How to Manage Volunteer Teams

The Church Revitalization Podcast – Episode 117

Six strategies to improve volunteer team performance

Every church relies on volunteers to move the ministry forward. From the very beginning, senior leaders understood that sharing the ministry load is the only way to ensure that healthy ministry is happening. In Acts 6, the Apostles recognized that they were doing a bad job managing the daily distribution of food. So they appointed a group of qualified volunteers to innovate, lead, and ensure the job was done to the glory of God. Likewise, if the pastor and staff are responsible for accomplishing every task–large and small–a lot things will fall through the cracks. 

The problem is that our volunteer teams are often ineffective, flaky, and fall short of what they could (or should be). If we are being honest, the root cause is often poor management on our part. Volunteers languish, and because we need our volunteers so badly, we don’t confront the problems head-on for fear of burnout. But the solution isn’t to ignore ineffective teams and hope and pray that they change without intervention. 

Instead, you could choose to lead the team differently and better. Unfortunately, most church leaders weren’t taught how to manage teams in seminary. Don’t worry; we’ve got your back.

In 1978, Herman Gilbert presented his Behavioral Engineering Model. In layman’s terms, Gilbert asserted that a leader can influence a team member’s performance by focusing on the environmental or external factors that shape performance in three key areas: Information, Instrumentation, and Motivation. 

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Much of what we do to boost the performance of our volunteers (or paid staff) is on the individual level–namely Knowledge (in the form of training events), Capacity (in the form of volunteer applications and screening), and Motives (in the form of pep talks and vision speeches). 

Instead, if we focus on the external or environmental factors, we’re more likely to shift the performance of our team. 

Below, we’ll explore each of the six things you can do to boost performance, starting with the most effective–the environmental influences. Individual influences have a place, too. We’ll discuss how you can sprinkle these in to impact your team.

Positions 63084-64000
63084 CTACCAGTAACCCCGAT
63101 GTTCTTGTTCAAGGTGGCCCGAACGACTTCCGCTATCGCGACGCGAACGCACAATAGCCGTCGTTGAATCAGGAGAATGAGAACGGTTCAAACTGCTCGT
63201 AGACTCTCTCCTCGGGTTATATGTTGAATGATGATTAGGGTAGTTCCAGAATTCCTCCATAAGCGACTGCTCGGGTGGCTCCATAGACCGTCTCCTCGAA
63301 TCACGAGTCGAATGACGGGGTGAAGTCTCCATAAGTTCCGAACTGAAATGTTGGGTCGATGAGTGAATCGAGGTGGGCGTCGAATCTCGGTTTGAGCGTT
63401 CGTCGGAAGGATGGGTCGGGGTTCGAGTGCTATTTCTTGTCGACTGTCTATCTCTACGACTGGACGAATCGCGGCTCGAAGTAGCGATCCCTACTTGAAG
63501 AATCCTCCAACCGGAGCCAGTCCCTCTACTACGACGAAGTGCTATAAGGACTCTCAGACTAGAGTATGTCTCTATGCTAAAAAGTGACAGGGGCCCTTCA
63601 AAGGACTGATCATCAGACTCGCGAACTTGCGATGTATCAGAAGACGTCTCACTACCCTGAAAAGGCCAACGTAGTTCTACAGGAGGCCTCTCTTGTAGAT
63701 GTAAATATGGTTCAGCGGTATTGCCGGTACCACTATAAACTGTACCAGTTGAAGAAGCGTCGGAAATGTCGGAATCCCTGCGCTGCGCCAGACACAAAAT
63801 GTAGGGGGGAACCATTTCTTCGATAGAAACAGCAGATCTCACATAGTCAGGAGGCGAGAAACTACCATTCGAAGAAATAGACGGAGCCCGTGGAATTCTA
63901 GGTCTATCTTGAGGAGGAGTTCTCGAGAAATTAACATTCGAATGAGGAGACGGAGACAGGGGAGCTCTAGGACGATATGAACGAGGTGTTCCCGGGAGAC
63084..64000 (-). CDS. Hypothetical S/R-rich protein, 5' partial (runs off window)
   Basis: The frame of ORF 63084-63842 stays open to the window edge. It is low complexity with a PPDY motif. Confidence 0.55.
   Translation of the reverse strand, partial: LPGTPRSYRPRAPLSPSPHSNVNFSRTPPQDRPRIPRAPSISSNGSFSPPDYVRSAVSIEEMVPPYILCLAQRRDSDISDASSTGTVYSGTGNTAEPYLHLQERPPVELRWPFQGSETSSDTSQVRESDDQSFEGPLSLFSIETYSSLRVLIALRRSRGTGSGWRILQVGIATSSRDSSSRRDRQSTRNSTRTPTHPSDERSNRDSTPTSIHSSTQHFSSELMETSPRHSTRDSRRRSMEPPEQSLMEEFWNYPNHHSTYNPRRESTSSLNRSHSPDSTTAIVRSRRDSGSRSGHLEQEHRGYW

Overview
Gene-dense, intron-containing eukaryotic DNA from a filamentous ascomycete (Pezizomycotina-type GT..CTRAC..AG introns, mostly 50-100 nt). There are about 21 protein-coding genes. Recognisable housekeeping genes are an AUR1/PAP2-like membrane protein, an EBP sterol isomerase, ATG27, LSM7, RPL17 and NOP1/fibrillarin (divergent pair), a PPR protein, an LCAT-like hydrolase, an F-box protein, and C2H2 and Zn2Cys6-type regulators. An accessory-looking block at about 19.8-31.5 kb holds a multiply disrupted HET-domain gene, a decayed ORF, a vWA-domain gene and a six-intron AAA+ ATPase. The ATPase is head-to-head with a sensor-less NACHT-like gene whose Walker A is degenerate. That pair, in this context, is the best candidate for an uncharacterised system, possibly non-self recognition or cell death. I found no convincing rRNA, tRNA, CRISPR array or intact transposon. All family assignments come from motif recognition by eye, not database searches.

Data & Communication

The single most impactful step you can take to get more out of your teams is to give them good information and data via clear and consistent communication. This means you should tell your volunteers are doing a good job or not. You need to communicate expectations: what time should they show up? What do they need to do and not do? What does success look like? Having good systems for feedback is fundamental for success.

We’ve said it before, but your volunteers are more likely to quit because you don’t communicate expectations than they are because you give them negative feedback. But good assessment and feedback systems aren’t just for telling people when they’re doing poorly. They also keep people informed and up to speed on what matters most.


How many training meetings could you replace with a good checklist or cheat sheet? Leaders often maintain unrealistic expectations about what their volunteers can remember. Therefore, when we see volunteers struggling at a task, we instinctively want to call a meeting and remind people about their training. But a good tool is worth a thousand hours of training.

Consult your team members. Where are they consistently having challenges and problems? Could the development of some resource help them? Is there a piece of software or equipment that could solve their problem?

A crutch is inefficient for a person with a stable gait but invaluable to a person with a limp. Be certain that you provide the right tools and resources for your team–ones they actually need and are invaluable to their success.


Be honest with yourself. Would you want to volunteer on your team? Is the culture fun? Would you know that your job matters, and why? Would you be recognized and honored for the hard work you put in as a volunteer? If you reflect on these questions and realize that you wouldn’t enjoy being on your team, look no further as to why it’s hard to get more out of your volunteers.